Kedron: A 19th-Century Hub for the ‘Skin Trade’

In the late 19th century, Kedron was a hub for tanneries, skin traders, and slaughter yards, which were clustered around it. Do you know what made the area so ideal for the ‘skin trade?’

Kedron’s tanneries played a pivotal role in shaping Queensland’s leather industry during the late 19th century.

Among the pioneering tanneries that emerged during this era were Gallagher’s Kedron Tannery and the Edinburgh Tannery.

Kedron Tanneries
Photo Credit: Kedron Tanneries Locations – Lost Brisbane/Facebook

Gallagher’s Kedron Tannery

Established in 1886 by Michael Joseph Gallagher, the Kedron Tannery quickly earned a reputation for producing high-quality leather products. Situated on the western side of Gympie Road and upstream from other tanneries along the creek, the success of this business reached nationwide recognition, thanks to Mr Gallagher’s business acumen and the effectiveness of his tanning methods.

Mr Gallagher’s efforts contributed significantly to the growth of Kedron as a thriving leather industry centre until its closure in the 1960s or two decades after he retired at 84 years old.

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Maggs Family’s Edinburgh Tannery 

In the same period, Paul Maggs and his family settled in the area, and in 1889, he founded the Edinburgh Tannery at the end of Nundah Street, adjacent to Kedron Creek.

The Edinburgh Tannery, like Gallagher’s, experienced remarkable success, becoming another well-known name in Australia’s leather trade. With its strategic location alongside the creek, the tannery benefited from easy access to water, a crucial resource for the tanning process.

Mr Maggs was a prominent figure in the tanning industry, and apart from the Edinburgh Tannery, he owned two other tanneries in the region. The Avondale Tannery, established in 1889, was the first of his ventures, but it was later sold in 1894. The larger Edinburgh Tannery, established in the same year as the Avondale Tannery’s sale, operated until 1904 before Mr Maggs embarked on a new venture.

In 1906, he built the Bristol Tannery downstream, which would ultimately become the last and largest of his three tanneries. The Bristol Tannery thrived under his ownership for six decades, leaving a significant mark on the history of the local leather industry. It became a prominent landmark along Kedron Creek and contributed to the economic prosperity of the region.

Tannery Placed Kedron on the Map

The region’s abundant water flow, particularly in the catchment area of Kedron Brook, provided an ideal environment for tanneries, skin traders, and slaughter yards to flourish. 

As the tanneries flourished, Kedron became the centre of the industry on the North Coast. At that time,tanneries were all running at full capacity, and their leather found its way to markets in the southern states, as inter-colonial barriers had been broken down.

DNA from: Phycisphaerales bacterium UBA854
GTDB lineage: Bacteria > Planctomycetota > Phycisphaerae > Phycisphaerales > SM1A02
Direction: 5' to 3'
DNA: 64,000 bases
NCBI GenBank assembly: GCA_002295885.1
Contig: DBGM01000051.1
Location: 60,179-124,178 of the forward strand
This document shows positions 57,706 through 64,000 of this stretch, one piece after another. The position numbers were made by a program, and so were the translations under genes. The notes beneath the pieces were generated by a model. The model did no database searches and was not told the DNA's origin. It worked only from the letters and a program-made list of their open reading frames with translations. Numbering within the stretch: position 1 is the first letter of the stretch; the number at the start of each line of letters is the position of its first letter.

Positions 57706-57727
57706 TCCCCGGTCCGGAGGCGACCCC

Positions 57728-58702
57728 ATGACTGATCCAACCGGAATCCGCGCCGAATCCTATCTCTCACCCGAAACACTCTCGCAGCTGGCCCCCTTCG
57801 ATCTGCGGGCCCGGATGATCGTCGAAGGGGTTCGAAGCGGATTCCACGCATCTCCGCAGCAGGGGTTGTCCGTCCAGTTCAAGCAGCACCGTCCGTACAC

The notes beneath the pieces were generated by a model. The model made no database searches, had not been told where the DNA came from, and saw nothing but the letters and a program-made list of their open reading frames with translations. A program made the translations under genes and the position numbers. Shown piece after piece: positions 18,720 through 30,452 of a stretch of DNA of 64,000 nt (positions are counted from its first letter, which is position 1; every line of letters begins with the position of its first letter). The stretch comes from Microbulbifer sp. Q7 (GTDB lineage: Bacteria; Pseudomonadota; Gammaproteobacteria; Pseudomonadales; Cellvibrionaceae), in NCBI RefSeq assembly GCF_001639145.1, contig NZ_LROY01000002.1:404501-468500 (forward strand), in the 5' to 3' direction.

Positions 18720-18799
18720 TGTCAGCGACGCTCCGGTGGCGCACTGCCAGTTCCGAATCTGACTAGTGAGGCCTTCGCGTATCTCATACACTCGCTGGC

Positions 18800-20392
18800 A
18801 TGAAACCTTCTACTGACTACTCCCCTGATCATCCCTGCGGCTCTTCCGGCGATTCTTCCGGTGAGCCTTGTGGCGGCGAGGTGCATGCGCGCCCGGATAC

Kedron’s tanners contributed substantially to the state’s economy through their importation of materials and their leather exports.

Inside the tanneries, powerful and efficient machinery aided in labour-saving processes. The supply of hides came from various locations across Queensland, amounting to tens of thousands of hides processed annually.

In addition to hides, there was also a substantial trade in sheepskins, with a high demand that the tanners struggled to keep up with. Kangaroo skins, on the other hand, were becoming scarcer each year, leading to a decrease in their trade.

The primary bark used for tanning came from the black and silver Wattle of South Australia, and tanneries imported significant quantities of it annually.

Kedron Tanneries
Photo Credit: State Library of Queensland

However, as the tanneries continued to prosper, concerns from local residents regarding pollution increased. This led to early legislation targeting the tannery trade in the area.

Despite the challenges posed by such regulations, the industry persisted, adapting to changing times and demands. Both Gallagher’s Kedron Tannery and Edinburgh Tannery continued to thrive in their respective locations.

As time passed, the tanning industry faced further transformations. In 1966, Johnsons & Sons of Chermside acquired Paul Maggs’ tanneries, including the Bristol Tannery, marking a new chapter in the tanning business.

The tanneries remained operational until 1973, when Johnsons & Sons made the decision to sell the properties for housing development. They relocated their operations to the northern outskirts of Brisbane, an area with a long-standing tradition of hosting the tanning industry.

Published 24-July-2023